The Campus Security Act requires that all
University employees (and students) be notified annually of crime statistics
and certain other information pertaining to safety from crime. This
information may be accessed via the Office
of Safety and Security.
and Health Policy Statement
In support of our people, SPU seeks to
provide a working environment that is free of hazardous or unsafe conditions.
Department managers and supervisors are responsible for implementation
and enforcement of safety standards and laws, within their area of responsibility.
The department of Safety and Security at SPU is charged with the responsibility
of monitoring institutional compliance with safety regulations and standards,
and supporting other departments with safety efforts."
Supervisors Note: It has been a long
time since your initial orientation to SPU. Remember the Safety Video?
The staff in the Office of Human Resources watches it every other week
and the striking part about that video is how often the phrase "ask
your supervisor" is mentioned. Are you prepared to deal with safety
issues in your department?
SPUs primary goal is to prevent accidents
whenever possible. The Office of Safety and Security is trained and
equipped to respond to and investigate accidents and hazards on the
SPU campus, including fires, crimes and medical emergencies. If there
is an emergency, Safety and Security should be contacted immediately
at extension 2911.
The Office of Safety and Security will
complete an incident report whenever an emergency occurs. Supervisors
are required to assist in providing relevant information as requested
for these reports. Maintaining accurate injury and illness records is
an important part of our accident prevention efforts. Accident recording
is a legal requirement and a tool used by SPU to help maintain control
of hazards. By reviewing these records, SPU can identify unwanted trends
that may be developing and take appropriate corrective action before
the situation gets out of hand.
Many safety training requirements are set
forth by the Department of Labor and Industries to maintain a safe work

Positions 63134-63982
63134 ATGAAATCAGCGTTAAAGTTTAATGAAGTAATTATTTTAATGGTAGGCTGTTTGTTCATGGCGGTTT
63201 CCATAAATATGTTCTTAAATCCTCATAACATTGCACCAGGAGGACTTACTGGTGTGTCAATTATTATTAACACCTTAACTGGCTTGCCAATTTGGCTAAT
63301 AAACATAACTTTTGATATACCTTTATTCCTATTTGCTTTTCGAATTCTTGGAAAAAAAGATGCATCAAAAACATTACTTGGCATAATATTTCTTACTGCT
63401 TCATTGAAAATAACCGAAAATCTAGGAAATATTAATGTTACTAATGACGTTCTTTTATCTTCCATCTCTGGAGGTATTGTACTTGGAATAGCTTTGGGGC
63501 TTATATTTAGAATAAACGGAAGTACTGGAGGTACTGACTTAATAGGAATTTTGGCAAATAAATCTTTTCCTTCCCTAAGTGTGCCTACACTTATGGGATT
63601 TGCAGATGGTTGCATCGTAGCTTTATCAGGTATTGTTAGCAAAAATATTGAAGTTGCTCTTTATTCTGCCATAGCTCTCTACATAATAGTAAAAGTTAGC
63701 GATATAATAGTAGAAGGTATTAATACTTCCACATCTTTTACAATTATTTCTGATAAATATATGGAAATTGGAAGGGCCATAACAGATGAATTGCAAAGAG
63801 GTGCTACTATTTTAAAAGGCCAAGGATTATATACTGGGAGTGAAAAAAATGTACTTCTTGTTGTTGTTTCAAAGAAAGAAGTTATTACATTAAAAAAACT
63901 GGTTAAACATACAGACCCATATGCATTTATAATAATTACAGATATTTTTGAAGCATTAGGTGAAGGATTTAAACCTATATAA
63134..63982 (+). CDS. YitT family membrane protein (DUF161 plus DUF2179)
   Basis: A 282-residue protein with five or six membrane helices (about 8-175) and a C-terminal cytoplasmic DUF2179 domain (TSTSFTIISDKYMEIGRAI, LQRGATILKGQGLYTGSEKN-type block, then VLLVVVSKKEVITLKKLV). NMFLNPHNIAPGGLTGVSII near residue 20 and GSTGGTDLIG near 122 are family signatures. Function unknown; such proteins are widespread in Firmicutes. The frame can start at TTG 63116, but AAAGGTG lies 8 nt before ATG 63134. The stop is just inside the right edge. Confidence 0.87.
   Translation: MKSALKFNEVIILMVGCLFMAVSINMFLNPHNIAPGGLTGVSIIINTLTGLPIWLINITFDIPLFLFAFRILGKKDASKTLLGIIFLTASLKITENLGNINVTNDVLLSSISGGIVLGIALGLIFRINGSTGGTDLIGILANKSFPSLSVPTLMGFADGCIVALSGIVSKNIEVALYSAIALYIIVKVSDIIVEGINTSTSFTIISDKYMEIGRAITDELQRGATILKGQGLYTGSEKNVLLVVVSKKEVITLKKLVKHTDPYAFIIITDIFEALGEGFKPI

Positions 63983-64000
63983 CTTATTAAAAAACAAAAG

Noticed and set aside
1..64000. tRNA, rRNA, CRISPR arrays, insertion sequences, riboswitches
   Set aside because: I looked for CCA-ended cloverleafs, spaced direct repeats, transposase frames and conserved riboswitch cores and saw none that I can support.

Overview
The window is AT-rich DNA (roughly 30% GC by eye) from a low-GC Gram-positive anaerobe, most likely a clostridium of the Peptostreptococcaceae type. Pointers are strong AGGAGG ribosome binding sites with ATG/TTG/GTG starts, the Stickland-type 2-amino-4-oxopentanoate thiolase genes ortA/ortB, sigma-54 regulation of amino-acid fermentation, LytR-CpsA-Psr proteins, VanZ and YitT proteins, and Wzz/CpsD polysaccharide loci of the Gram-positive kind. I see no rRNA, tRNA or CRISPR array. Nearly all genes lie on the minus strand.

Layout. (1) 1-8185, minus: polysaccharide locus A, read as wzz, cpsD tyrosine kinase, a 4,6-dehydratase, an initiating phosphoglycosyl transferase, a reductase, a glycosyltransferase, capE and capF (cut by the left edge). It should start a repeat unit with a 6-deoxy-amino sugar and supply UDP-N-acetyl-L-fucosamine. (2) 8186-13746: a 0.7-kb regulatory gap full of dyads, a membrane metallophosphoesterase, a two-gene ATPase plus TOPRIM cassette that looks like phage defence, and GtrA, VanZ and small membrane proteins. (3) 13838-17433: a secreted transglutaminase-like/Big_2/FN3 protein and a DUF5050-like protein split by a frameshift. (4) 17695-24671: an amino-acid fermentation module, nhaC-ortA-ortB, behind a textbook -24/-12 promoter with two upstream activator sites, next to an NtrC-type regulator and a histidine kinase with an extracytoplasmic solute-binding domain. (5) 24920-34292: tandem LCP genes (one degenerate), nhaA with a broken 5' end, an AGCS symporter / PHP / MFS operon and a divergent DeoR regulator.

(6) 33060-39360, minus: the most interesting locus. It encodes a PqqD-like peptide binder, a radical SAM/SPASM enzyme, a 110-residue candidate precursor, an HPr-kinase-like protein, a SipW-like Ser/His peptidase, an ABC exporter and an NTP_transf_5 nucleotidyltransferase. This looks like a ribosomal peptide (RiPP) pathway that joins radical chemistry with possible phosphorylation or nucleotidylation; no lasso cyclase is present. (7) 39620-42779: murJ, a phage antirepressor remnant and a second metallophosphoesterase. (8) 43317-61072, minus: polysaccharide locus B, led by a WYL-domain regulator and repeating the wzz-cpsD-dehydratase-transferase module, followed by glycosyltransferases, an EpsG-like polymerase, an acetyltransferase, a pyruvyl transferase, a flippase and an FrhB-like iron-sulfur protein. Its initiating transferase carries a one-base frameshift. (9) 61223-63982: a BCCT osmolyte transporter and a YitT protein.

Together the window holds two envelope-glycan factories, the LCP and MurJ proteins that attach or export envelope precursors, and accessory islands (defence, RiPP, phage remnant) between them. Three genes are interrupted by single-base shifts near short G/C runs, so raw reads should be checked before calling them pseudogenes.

place. While the Office of Safety & Security develops and recommends
many of the safety policies at SPU, various programs and operations
at a University often involve hazards that are unique to each department.
Department managers are responsible for identifying safety concerns
for their area of responsibility. Managers and supervisors are also
responsible to see that their employees receive proper safety instruction
and proper safety equipment. Safety and Security has many resources
available for training, and they can assist individual departments by
consulting on policy or regulations, assisting with training seminars
or providing video tapes and other resources.
Safety training for your employees may
include; instruction in the use of tools or equipment, safe use of chemicals,
elements of the Accident Prevention Program, safe driving, lifting and
carrying, warnings on hazards in your area of responsibility, emergency
procedures, and many other topics. The SPU Accident Prevention Program
contains much of what you and your employees need to know about safety
requirements in the work place. Copies of this and other safety programs
that pertain to the entire University are available in the Office of
Safety and Security. Call Safety and Security if youd like assistance
in designing a safety program for your area.
of Harassment / Workplace Violence
Harassment (as opposed to unlawful harassment
based on race, color, sex, national origin, age, or disability) is defined
by Websters Dictionary as follows: "To tire with repeated
and exhausting efforts; to weary by importunity; to fatigue. To harry;